By Adedeji Fakorede
Messrs. Timipa Jenkins Okponipere and Gele Samuel Mathew of First Law Solicitors, Abuja, has filed an application at the Federal High Court, Abuja, challenging the decision of the Nigeria Communications Commission (NCC) to reduce the fine imposed on MTN to reduce by 25 per cent a N1.04 trillion fine earlier imposed on MTN for not disconnecting unregistered subscribers.
In a signed photocopy suit of summon which is titled: “Notice of application for an order for enforcement of fundamental right pursuant to the provision of the constitution of Nigeria as amended and African charter …and enforcement Act 2004, made available to the media in Abuja, yesterday, the petitioners in the suit with reference FHC/ABJ/CS1005/2015, said the reduction of the fine by 25 percent is a breach of: “Part X section 86-88 of the Nigeria Communications Commission (NCC) Act 2003, Section 142 (3) and (4) NCC Act 2003 Section 36 (1) 1999 Constitution of the Federal republic of Nigeria.”
Okponipere and Mathew, while attesting to an affidavit sworn at the court stated that the application was filed on behalf of all Nigerian citizens for the enforcement of their fundamental rights.
They averred that the original fine of N1, 040,000,000,000, imposed by NCC on MTN relating to its failure, refusal and/or negligence to disconnect 5.1 million unregistered subscribers is non-negotiable, adding that anything otherwise constitutes a breach of section 36 (1) of the constitution as amended and Article 21(1), of the African Charter on Human and Peoples Rights, both guaranteed by the Nigerian people.
According to them, “No Nigerian institution or public office holder has the absolute power to howsoever reduce the fine, without legitimate recourse to the Nigerian people,”
Accusing the NCC of conspiring with MTN against Nigerians, the applicants said the laws guaranteed the fundamental rights of Nigerians to fair hearing and freedom to dispose of their wealth and natural resources in the exclusive interest of the people.
Demanding an order for MTN to pay the N1.04 trillion fine as originally imposed, and same transferred to the Federation Account for the benefit of Nigerians, the applicants said the payment was non-negotiable.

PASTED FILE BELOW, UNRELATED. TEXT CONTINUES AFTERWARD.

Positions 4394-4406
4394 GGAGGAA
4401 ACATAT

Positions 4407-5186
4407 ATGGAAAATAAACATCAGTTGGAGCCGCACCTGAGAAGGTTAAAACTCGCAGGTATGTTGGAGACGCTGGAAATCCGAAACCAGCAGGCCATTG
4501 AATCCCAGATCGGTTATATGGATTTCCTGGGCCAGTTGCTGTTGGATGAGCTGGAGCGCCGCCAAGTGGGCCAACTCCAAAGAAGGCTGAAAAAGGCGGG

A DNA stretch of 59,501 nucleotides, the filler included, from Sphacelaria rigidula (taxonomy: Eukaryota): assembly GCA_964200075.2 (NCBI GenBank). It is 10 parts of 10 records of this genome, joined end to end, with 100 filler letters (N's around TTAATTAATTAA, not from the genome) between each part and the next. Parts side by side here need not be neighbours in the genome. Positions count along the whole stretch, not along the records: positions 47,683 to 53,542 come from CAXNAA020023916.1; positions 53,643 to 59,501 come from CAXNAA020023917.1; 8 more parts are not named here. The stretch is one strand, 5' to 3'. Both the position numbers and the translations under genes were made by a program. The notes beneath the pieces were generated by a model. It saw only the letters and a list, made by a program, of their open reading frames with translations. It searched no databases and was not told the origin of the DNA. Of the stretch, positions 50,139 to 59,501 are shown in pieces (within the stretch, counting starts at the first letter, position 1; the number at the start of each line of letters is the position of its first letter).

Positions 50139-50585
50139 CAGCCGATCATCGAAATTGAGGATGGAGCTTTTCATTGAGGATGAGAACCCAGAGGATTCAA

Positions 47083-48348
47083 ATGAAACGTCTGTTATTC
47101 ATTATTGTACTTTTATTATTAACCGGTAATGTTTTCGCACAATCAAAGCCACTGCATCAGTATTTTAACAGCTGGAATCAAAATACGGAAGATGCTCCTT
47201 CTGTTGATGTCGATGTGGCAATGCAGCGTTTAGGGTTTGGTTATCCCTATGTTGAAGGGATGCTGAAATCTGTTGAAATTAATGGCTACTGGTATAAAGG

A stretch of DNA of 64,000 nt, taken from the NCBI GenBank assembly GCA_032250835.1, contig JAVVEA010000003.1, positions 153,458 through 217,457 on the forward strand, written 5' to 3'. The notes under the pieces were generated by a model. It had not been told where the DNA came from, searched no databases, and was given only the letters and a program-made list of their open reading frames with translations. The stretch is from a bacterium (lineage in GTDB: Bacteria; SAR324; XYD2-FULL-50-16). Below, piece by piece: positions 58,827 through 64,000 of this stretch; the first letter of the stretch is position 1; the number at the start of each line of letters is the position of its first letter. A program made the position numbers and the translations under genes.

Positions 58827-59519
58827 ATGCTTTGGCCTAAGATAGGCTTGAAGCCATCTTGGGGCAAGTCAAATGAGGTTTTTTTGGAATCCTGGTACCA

“The penalty for breach of a fundamental right is strict and non-negotiable”, the applicants said. “There is no single jurisdiction in the world which negotiates the breach of fundamental rights, because they are inalienable rights, usually guaranteed by the Constitution. Nigeria should not be an exception.”
Mr. Okponipere explained that the Federal Government was obliged to eliminate all forms of foreign economic exploitation, particularly that practiced by international “monopolies” like MTN.
Describing as illegal attempts by MTN to negotiate and re-negotiate the original fine, the activist said the NCC did not only misdirect itself into the decision to reduce the fine, but also erred by ordering MTN to pay the N780 billion within a month by December 31, 2015.
The order, which the counsel said was provocative and unpatriotic, had made it practically impossible for any aggrieved person, including his clients, to exhaust all available remedies prescribed under the NCC Act.
Although he said his clients were willing to pursue all available mandatory remedies required by law, Mr. Okponipere expressed concern that if MTN paid the N780 billion fine by December 31, 2015, any complaint on the subject matter would have been reduced to a mere academic exercise.
To allow NCC to dispose of Nigeria’s wealth by 25 per cent without giving Nigerians the opportunity to question the validity of that decision, he stated, was contrary to natural justice equity and good conscience.